In Many v. Ridgely, a decedent’s son and daughter were beneficiaries of her estate. No. 03-21-00520-CV, 2023 Tex. App. LEXIS 8189 (Tex. App.—Austin October 27, 2023, no pet. history). Six years after an initial accounting, the daughter, who was the executrix, filed an updated accounting, and the parties attended a hearing. After the hearing, the executrix provided her brother with additional information. The brother then filed a motion under Texas Estate Code Section 405.001 for a forensic accounting. After another hearing, the probate court approved the executrix’s accounting and denied the motion for a forensic accounting. The brother appealed.

The court first addressed the Estate Code’s provisions for accountings:

Section 404.001(a) of the Estates Code provides that an interested party may demand an accounting from the independent executor. See id. § 404.001(a). The statute then provides a list of what the independent executor must provide to the interested party within sixty days, including, among other things: estate property that has “come into” the executor’s possession and the disposition of that property; debts paid by the estate; and debts and expenses still owing to the estate. Id. Subsection (6) contains a catch-all provision, requiring the executor to show “other facts as may be necessary to a full and definite understanding of the exact condition of the estate.” Id. Section 405.001, on the other hand, allows an interested person to petition the probate court for accounting and distribution. See id. § 405.001(a). The probate court “may order an accounting to be made with the court by the independent executor at such time as the court considers proper.” Id. The statute requires the accounting to include “the information that the court considers necessary to determine whether any part of the estate should be distributed.” Id.

Id. The court noted that the executrix provided the probate court with the first accounting and then two more detailed accountings, which included over one hundred pages of invoices, receipts, canceled checks, and other documents. The court describes the brother’s objections and the explanations:

First, in regard to the April 8, 2021 accounting, Many complained about “unexplained contradictions” and “inconsistences” within Ridgely’s accounting of expenses, one of them being why Ridgely left the Decedent’s residence vacant for several years after Decedent’s death. In response, Ridgely provided documentation explaining that she attempted to lease the residence but had issues doing so because of the residence’s physical condition and her inability to find prospective tenants who could afford the requested rent. Relatedly, Many also questioned the utility expenses on the residence, claiming they were unusually high for a mostly vacant property. In response, Ridgely provided documentation of homeowner’s insurance, water usage reports, exterminator services, housekeeping services, and other items related to the upkeep of the residence. As independent executor, Ridgely had a duty to “take care of estate property as a prudent person would take care of that person’s own property, and keep [any buildings belonging to the estate] in good repair.” Id. § 351.101.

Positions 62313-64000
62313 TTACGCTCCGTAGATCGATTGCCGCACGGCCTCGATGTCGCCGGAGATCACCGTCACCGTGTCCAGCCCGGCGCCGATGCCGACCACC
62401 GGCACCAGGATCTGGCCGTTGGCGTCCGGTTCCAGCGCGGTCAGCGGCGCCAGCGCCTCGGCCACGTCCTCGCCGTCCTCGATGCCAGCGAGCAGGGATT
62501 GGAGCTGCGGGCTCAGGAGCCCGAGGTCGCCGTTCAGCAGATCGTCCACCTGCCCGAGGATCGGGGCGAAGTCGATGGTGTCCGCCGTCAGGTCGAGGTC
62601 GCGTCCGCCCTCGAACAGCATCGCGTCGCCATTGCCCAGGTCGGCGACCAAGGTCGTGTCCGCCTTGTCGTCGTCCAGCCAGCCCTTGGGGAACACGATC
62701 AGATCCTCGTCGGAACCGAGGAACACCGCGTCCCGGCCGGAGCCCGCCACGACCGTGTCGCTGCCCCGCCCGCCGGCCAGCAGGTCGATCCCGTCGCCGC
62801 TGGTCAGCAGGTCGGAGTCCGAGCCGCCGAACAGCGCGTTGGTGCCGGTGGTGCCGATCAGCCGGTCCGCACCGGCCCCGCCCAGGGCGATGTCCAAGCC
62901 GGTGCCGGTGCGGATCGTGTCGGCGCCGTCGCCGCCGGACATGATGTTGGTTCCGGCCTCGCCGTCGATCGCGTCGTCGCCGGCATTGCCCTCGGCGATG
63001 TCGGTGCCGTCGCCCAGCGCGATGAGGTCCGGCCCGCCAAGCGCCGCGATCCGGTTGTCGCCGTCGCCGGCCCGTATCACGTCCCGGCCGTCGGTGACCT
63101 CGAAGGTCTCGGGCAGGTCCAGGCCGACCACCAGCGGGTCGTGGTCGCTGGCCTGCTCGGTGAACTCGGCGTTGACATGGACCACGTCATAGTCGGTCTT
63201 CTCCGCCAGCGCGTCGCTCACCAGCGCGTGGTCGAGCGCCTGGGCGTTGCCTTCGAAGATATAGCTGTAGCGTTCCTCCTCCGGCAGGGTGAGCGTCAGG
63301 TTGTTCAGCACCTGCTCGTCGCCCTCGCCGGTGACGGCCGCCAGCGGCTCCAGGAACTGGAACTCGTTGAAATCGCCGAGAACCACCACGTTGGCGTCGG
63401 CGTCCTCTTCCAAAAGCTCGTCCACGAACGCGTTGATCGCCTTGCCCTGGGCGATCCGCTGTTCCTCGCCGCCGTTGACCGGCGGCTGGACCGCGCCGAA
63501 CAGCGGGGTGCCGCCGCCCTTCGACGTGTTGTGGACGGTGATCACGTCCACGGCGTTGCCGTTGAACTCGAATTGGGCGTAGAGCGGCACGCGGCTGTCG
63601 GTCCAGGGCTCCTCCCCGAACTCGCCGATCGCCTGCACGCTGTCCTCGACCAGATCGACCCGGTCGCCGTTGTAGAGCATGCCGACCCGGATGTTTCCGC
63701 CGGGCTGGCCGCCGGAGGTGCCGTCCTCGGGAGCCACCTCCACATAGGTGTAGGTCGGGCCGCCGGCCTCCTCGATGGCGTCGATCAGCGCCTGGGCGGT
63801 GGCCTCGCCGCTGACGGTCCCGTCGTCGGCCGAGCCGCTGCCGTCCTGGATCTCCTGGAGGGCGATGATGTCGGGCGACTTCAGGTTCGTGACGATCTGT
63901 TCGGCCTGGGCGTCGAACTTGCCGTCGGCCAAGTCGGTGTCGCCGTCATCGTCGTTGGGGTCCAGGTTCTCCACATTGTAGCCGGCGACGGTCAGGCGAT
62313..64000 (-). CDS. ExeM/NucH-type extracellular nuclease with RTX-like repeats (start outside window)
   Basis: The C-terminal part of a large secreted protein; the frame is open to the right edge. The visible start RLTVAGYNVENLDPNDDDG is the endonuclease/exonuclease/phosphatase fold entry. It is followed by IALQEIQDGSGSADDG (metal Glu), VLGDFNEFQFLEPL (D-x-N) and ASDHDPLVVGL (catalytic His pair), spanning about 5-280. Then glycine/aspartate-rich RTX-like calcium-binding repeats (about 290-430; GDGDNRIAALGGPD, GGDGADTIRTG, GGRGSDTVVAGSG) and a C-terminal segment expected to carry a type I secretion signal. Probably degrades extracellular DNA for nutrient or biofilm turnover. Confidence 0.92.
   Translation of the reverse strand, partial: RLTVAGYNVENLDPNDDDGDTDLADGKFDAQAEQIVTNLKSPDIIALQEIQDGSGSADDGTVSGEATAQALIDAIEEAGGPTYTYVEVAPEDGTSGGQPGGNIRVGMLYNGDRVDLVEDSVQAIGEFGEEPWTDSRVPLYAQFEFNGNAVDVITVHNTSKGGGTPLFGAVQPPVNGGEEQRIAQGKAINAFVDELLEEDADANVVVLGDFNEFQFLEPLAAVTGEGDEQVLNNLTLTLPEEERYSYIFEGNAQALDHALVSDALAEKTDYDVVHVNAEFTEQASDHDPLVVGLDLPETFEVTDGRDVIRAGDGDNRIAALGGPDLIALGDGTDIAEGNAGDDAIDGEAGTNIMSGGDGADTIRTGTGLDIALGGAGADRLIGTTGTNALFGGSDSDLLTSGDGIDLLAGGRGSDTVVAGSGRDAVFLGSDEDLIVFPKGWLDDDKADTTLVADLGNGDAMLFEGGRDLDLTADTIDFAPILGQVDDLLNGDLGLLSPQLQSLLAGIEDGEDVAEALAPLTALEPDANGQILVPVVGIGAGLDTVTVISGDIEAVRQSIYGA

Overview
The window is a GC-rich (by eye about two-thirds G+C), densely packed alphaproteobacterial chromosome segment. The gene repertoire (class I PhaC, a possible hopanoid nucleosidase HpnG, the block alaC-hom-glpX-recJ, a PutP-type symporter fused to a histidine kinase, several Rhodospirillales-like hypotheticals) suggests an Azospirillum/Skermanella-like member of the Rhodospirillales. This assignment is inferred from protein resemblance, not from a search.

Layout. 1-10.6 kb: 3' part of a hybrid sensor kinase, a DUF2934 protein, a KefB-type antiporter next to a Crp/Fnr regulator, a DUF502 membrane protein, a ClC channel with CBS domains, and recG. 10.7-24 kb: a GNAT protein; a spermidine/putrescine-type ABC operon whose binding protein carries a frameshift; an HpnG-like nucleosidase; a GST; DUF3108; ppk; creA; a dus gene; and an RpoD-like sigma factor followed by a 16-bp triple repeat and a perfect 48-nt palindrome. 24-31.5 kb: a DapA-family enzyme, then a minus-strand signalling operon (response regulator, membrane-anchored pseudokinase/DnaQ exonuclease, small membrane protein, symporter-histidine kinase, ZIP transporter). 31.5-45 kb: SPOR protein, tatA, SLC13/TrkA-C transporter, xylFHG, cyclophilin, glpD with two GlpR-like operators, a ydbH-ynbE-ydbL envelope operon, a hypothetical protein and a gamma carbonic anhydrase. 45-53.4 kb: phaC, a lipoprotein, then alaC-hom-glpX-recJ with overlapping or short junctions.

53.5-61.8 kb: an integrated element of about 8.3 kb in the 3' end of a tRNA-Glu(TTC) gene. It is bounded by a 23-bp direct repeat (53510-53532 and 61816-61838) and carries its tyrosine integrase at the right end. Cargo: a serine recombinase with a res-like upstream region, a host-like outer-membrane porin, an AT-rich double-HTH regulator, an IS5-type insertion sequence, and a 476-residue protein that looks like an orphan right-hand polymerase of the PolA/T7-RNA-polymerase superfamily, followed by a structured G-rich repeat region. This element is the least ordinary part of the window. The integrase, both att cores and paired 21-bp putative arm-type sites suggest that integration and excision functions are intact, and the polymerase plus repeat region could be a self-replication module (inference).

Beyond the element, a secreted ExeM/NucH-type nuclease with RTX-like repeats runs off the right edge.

Despite these explanations, Many again objected to the accounting, specifically to Ridgely’s itemized debts. Once more, Ridgely, in a sworn affidavit and inventory, provided the probate court with a response to the accounting items challenged by Many. These explanatory documents included, among other items: receipts from payments of housekeeping services, property taxes, lawn services, neighborhood association dues, and funeral services. In all, the sworn inventory provided approximately thirty-six items of specific Estate expenses that Ridgely paid out of her own personal funds. Based on the documentary evidence and Ridgely’s sworn affidavit, we conclude the probate court did not abuse its discretion in approving Ridgely’s final accounting.

Id. The court then affirmed the denial of the request for a forensic accounting, stating: “Because we have determined the probate court did not abuse its discretion in approving Ridgely’s final accounting, we necessarily conclude that Many’s request for accounting and distribution under Section 405.001 was unnecessary and that the probate court did not err in denying it.” Id.

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Photo of David Fowler Johnson David Fowler Johnson